I thought I had dreamed Adam and the Ants until I was in my twenties, a fact I explained to my mother-in-law on her death bed recently. For a start, I continued, they were referred to as ‘Sharon and the Ants’ by my uncle, on the basis that Adam Ant wore make up, and for a long time I had them in the same cultural bracket as the Banana Splits. I now accept that Adam and the Ants did exist and are both significant and wonderful, as it seems was their wider social context – a time when people dealt with bipolar disorder by escaping electric shock treatment in a Victorian lunatic asylum, reinventing themselves as an eighteenth-century dandy and encouraging adolescents to join the Insect Nation. I was concluding my point when Sid rang. With the directness of a four-year-old, he asked if Grandma – a tiny Jew who, in nappies in Whitechapel, defied Hitler by sleeping through the Blitz – was ‘…going to die today’. I paused for a second. No, I replied, but only because this was Friday afternoon and she wouldn’t want to waste the weekend, so would probably leave it till Monday. I knew this was optimistic, as surely as I now knew that filling air with words for the benefit of a dying person who just wants you to talk about anything makes you babble on about New Romanticism. I continued to chatter while she smiled at the approaching horizon, my discussion of the rockabilly gigantisism of Dog Eat Dog possibly causing her to urge it closer.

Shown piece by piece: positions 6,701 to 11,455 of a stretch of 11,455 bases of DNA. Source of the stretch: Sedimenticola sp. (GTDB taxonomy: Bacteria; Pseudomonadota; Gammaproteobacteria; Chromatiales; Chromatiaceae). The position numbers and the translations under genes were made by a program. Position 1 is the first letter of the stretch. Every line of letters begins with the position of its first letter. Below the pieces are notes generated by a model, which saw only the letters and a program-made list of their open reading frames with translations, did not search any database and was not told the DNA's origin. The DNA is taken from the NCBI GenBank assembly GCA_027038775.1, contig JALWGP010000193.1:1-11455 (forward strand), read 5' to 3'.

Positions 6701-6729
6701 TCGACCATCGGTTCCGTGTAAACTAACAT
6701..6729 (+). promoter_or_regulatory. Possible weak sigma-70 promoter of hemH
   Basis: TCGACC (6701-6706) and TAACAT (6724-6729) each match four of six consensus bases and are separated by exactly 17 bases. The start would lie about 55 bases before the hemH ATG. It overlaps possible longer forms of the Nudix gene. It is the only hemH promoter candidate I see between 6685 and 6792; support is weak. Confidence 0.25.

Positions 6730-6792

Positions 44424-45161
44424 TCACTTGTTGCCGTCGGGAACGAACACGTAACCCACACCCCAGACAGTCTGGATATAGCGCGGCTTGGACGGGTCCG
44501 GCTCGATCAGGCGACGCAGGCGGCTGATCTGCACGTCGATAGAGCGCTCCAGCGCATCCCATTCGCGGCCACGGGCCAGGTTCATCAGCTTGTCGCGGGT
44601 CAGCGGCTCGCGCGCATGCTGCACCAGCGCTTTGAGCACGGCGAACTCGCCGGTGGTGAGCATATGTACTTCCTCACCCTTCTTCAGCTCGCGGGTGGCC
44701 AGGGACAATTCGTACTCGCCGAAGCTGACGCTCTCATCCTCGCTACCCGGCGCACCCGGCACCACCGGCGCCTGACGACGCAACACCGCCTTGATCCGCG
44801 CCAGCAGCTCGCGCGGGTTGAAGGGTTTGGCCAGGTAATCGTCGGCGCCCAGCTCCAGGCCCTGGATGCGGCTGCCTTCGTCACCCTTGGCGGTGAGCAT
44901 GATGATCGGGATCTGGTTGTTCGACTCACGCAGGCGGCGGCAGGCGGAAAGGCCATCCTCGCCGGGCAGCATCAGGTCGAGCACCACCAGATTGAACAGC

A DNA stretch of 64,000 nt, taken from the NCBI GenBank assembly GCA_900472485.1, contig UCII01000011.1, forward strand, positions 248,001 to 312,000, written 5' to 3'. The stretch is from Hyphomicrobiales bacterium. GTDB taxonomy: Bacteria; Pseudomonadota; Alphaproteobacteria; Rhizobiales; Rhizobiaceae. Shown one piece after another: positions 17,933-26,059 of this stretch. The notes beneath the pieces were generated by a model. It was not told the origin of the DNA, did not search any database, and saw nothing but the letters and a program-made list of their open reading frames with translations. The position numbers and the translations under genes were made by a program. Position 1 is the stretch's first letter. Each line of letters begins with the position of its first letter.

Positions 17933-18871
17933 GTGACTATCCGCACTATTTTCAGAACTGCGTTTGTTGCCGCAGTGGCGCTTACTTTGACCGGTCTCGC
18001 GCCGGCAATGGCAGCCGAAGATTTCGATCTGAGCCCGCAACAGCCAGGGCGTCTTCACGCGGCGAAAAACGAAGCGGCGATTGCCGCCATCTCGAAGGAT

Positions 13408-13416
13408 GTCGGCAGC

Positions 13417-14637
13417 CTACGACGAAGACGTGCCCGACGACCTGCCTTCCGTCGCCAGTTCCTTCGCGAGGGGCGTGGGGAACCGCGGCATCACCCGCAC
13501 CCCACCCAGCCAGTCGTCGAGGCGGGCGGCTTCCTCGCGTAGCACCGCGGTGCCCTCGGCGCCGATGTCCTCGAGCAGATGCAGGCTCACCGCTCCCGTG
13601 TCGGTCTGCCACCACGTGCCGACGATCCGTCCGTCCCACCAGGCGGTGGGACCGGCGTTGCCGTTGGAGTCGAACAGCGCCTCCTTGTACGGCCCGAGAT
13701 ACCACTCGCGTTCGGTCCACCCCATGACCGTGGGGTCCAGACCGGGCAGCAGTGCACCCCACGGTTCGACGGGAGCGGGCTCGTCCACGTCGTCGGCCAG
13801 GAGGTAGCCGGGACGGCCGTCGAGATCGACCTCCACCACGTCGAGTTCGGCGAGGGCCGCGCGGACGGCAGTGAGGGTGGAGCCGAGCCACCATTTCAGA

New Romanticism is an overlooked but fortunate development in youth culture, as I probably explained in that small room with the ugly picture of the windmill in the Norwich and Norfolk University Hospital. It happened at a time when the ever po-faced Clash had announced themselves Rebellion Monitors and, while they are great and everything, I can see why the more fun young people of the time put on ballgowns and went back two hundred years for a much needed giggle. I had myself also rejected the soundtrack of my youth after attending a Phil Collins themed birthday party for a fourteen year old, for which I blame Bob Geldof. Live Aid, for all its noble intentions, was a cultural disaster, ensuring that efficient, flaccid adult rock dominated popular music for years thereafter, instead of, for example, the Jesus and Mary Chain. In fact, I should think that the biggest benefactors of Live Aid were probably U2. Occasionally, however, a glimpse of fun did get through; I remember a student teacher bursting into our classroom to joyfully shout ‘Frankie are One and Two!’*, and on the threshold of adolescence I had loved Spirit In the Sky. I was reminded of this walking around the hospital that afternoon, as many of the patients closely resembled the dancers in the accompanying video, albeit with whiter hair. Remarkably, one of them, Colette, is a friend of my old ally John the Boxes, the richest market trader in London. These days she lives in Elephant and Castle and has a voice ‘like a cement mixer’, and I am unsure how she would react to me telling her that she is the reason for my attraction to women who look bored. Well, there were two of them, so her or her mate. Either really. I left this snippet out of my discussion of post-punk youth culture, as I felt there was quite enough for someone full of medical grade opiates to be going on with as it was.